Again, a great tool to help you delete caches is FoneDog’s Mac Cleaner. You can select the modules Junk Files, Clutter, Large & Old Files, and Browser Cleanup in order to delete various cache and system junk within your Mac device.
Tip 13: Clear Up Safari Cache
We’ve talked about a lot of cache with the last tip. Well, Safari also has its own cache that sometimes gets cluttered. Cleaning up this cache will help enhance the performance of the said browser within your macOS.
In versions that are older, you can simply launch Safari. After which, select Safari and then Reset Safari. After which, check the box that states Remove All Website Data. Other options should be left unchecked. After which, press Reset. This will enhance the performance of your Mac’s Safari browser.
In more recent versions you have to launch Safari and then open the dialog box of Preferences. After which, choose Privacy icon. Then, press the button named Manage Website Data. After which, you can clear up all cache and cookies by pressing the button Remove All.
But what if you want to keep the browser history or the cookies and delete the cache only? Well, it’s much more difficult. But the menu for Safari Developer, which is actually hidden, can be utilized to do this.
You can activate the Developer menu by choosing Safari and then Preferences. After which, press Advanced. Then, place a tick by the label Show Develop Menu in Menu Bar. This particular option can be seen in the bottom part.
Now, a Develop menu option will be displayed and it will be located on the left side of the options Window menu and Help menu. Quit Safari windows that are open. After which, choose Empty Caches within the Develop menu. After which, press File and then click New Window in order to launch Safari with a fresh and clean cache.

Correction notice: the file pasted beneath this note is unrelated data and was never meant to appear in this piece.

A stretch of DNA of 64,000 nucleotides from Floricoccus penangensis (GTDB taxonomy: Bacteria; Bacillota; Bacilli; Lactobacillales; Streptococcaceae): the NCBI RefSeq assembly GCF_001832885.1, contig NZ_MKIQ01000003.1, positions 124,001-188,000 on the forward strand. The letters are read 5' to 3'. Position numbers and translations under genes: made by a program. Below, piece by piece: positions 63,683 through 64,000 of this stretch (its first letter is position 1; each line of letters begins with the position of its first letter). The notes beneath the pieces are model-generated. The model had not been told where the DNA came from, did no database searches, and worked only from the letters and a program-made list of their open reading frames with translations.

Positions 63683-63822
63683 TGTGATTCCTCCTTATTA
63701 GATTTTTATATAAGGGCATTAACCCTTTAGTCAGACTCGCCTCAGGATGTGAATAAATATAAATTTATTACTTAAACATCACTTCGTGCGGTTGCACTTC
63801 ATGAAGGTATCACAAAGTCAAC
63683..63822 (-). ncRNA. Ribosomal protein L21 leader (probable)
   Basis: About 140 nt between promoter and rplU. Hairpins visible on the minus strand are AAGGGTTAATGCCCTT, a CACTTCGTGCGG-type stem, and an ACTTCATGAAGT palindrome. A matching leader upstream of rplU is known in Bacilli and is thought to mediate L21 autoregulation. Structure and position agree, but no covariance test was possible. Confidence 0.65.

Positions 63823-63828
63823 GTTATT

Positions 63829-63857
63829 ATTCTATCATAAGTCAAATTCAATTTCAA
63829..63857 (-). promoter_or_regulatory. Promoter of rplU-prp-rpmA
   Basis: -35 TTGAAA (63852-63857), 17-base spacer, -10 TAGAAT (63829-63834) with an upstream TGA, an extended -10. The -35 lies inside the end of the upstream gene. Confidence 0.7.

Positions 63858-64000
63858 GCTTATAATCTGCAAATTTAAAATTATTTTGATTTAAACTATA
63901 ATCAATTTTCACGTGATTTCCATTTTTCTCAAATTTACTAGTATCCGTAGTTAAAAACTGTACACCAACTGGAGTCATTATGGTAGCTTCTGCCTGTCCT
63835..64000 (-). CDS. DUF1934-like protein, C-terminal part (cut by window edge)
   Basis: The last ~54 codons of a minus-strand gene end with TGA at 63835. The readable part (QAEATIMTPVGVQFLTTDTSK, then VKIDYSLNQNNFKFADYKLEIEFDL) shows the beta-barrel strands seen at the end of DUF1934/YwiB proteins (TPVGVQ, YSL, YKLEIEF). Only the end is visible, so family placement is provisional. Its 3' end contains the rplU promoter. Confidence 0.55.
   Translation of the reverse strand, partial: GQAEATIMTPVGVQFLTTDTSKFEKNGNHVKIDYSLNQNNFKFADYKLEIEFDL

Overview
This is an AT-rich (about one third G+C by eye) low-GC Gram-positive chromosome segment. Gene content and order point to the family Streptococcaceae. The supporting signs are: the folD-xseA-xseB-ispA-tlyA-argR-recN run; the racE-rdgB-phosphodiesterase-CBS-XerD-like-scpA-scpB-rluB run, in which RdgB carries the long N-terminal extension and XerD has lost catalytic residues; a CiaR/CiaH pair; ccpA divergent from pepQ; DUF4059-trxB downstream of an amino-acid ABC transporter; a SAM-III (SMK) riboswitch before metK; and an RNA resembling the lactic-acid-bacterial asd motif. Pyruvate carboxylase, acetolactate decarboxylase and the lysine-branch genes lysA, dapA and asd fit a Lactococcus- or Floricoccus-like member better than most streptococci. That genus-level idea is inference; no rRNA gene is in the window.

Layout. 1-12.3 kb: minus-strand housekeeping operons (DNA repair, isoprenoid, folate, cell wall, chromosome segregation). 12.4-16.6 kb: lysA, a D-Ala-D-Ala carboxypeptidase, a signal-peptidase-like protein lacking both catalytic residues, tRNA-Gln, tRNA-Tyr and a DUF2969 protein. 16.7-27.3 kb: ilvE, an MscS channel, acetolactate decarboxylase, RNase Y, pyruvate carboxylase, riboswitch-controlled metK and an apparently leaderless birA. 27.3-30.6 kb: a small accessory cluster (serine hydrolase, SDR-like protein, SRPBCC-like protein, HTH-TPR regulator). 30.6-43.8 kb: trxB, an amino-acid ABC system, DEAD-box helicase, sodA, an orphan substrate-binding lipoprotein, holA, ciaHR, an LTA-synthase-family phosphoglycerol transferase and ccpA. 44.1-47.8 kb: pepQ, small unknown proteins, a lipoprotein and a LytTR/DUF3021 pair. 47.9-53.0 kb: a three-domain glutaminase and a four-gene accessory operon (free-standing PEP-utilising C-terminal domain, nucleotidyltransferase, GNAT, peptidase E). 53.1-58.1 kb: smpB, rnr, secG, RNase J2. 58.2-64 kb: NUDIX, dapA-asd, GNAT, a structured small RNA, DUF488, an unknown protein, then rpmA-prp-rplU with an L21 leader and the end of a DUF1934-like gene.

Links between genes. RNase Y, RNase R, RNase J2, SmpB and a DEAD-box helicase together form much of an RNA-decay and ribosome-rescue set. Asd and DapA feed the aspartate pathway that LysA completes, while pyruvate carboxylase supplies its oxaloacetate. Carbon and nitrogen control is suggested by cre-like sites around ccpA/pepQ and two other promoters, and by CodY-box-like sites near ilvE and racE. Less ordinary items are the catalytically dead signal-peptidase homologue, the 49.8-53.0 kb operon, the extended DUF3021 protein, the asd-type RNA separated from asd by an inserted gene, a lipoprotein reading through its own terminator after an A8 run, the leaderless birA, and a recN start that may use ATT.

Tip 14: Repair Permissions Within Your Mac Device
Launch Disk Utility. After which, select the main hard disk drive of your Mac device from the Disk Utility’s sidebar. Usually, most Mac devices only have one. Then, press on First Aid and then Repair Permissions. This will make sure that files within your Mac devices will actually have permissions that are correct.
Starting with OS X El Capitan up to the later versions of the macOS, permissions cannot be repaired within Disk Utility. It’s not available due to SIP (System Integrity Protection) included in OS X El Capitan and newer versions of the macOS. Now, modifying file permissions are prevented because Apple stated that it is no longer necessary.
Tip 15: Deactivate Visual Effects
Most Mac devices can run Mac’s operating system without any issues. However, you can deactivate other features that might be causing the slowing down of your Mac device. One example would be keeping the Dock of your Mac static. This helps prevent slowing down of the system.